Once again, the deck with the Library of Alexandria won.

I decided to use it again in the blue aggro deck but play it against a R/G deck I have which has eight land destruction cards in it. In this case, the Library was destroyed on turn three and the blue deck lost.

So in my experience of a few games with the Library, it certainly does give a huge advantage to any deck. Even though the chance is low that it will be drawn on the opening hand because of its restriction, the slim chance makes it worth putting in the deck over most cards. This bad boy now has a spot reserved in every deck I have or build! I’m actually more excited about the Library than I was about the Juzam Djinn I bought a few weeks ago.

In the 1994 MTG world championship final, American Zak Dolan played against the Frenchman Bertrand Lestree. Dolan won two out of three games to take the victory. Now, most people consider Lestree’s deck to be superior to Dolan’s. Why did Dolan win? There are probably a lot of factors but I think it’s significant to point out that Dolan drew a Library of Alexandria in his opening draw the two games he won. According to Mark Rosewater, Lestree said that he knew he would lose each time he saw Dolan put down the Library on his first turn. Technically in the third game Dolan won because Lestree got angry and left the game. He still had 10 life left. Dolan, however, had 37.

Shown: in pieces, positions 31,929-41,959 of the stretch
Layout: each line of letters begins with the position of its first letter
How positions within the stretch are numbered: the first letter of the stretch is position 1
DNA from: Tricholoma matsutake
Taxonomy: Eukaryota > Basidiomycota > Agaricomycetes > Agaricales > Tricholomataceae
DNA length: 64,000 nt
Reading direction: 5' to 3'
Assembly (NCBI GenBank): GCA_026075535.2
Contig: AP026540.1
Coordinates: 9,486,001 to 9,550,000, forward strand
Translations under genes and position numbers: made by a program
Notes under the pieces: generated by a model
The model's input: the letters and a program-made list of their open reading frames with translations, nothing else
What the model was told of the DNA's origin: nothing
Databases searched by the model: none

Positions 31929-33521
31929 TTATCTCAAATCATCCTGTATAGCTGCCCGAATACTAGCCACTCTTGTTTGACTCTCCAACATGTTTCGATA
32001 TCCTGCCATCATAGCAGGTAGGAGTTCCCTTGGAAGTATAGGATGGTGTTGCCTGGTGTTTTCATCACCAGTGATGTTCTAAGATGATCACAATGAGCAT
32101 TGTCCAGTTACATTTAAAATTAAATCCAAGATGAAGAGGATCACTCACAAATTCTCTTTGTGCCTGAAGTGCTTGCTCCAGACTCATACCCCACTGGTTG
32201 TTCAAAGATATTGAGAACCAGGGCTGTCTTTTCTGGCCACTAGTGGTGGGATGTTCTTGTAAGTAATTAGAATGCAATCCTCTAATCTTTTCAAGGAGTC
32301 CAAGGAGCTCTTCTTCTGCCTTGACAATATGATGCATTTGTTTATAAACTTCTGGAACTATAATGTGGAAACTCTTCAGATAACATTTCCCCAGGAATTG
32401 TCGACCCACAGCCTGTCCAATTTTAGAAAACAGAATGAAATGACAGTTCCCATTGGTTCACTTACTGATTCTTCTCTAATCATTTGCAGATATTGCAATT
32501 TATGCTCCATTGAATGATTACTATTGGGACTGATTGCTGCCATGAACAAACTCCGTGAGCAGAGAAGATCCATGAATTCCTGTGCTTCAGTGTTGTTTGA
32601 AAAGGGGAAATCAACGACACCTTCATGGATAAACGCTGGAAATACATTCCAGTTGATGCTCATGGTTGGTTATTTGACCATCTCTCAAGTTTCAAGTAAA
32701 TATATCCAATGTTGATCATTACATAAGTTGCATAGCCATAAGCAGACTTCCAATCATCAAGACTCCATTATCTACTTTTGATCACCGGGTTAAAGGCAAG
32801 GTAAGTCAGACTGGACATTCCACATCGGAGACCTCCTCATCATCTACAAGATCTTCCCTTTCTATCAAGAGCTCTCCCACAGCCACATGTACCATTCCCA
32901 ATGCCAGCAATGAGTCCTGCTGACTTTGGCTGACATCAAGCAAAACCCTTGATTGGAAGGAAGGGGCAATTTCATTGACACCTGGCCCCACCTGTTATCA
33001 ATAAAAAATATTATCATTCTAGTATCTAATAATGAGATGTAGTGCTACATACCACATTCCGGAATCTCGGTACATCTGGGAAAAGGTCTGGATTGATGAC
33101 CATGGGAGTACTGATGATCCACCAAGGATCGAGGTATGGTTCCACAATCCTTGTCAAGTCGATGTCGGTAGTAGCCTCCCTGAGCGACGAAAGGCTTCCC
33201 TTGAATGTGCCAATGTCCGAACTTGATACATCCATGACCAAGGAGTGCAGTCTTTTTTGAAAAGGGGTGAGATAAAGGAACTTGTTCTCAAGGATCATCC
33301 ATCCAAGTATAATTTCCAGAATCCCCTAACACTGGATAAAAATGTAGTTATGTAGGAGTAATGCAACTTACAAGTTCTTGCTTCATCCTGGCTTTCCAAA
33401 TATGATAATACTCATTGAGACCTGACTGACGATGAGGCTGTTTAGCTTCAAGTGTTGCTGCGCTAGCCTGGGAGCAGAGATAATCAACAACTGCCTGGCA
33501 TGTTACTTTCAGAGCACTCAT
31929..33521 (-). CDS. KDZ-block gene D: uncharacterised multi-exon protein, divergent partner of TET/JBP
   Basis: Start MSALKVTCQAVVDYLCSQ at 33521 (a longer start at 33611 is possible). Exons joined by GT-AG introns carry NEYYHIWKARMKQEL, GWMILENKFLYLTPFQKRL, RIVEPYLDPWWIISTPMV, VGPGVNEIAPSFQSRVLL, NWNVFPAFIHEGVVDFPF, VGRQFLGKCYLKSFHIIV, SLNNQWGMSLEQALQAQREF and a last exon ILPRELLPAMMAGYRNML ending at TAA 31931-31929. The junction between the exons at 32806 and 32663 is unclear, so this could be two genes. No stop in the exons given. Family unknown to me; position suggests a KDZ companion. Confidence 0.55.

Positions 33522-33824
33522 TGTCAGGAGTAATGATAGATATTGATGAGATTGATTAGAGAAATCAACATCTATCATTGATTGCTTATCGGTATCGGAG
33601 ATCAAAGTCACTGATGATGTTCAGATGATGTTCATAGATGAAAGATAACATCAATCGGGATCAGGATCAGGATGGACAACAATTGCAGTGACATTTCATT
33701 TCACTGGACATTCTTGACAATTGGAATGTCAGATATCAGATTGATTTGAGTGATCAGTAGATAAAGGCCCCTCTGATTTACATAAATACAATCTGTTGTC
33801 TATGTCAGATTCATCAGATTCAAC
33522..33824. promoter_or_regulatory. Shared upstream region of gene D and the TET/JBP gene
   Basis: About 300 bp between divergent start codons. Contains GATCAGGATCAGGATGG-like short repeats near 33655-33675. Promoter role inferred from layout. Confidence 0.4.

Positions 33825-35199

Dolan’s deck was by no means weak. He was in the world championship final. But when compared Lestree’s deck should it have really won the way it did? Well, I’m not really seasoned enough in the game to really say much on that level but people who know more than me find it surprising that it did indeed win.

Can the Library of Alexandria give enough power to a deck that it can cause an inferior deck to win against a superior deck? I don’t know. I can’t say for sure. What I can say is Library of Alexandria is certainly an incredible card and if you don’t have one yet, buy one right now. I’m glad I did. I’m excited to play with it. I can’t wait to get lucky enough to draw it in my opening hand!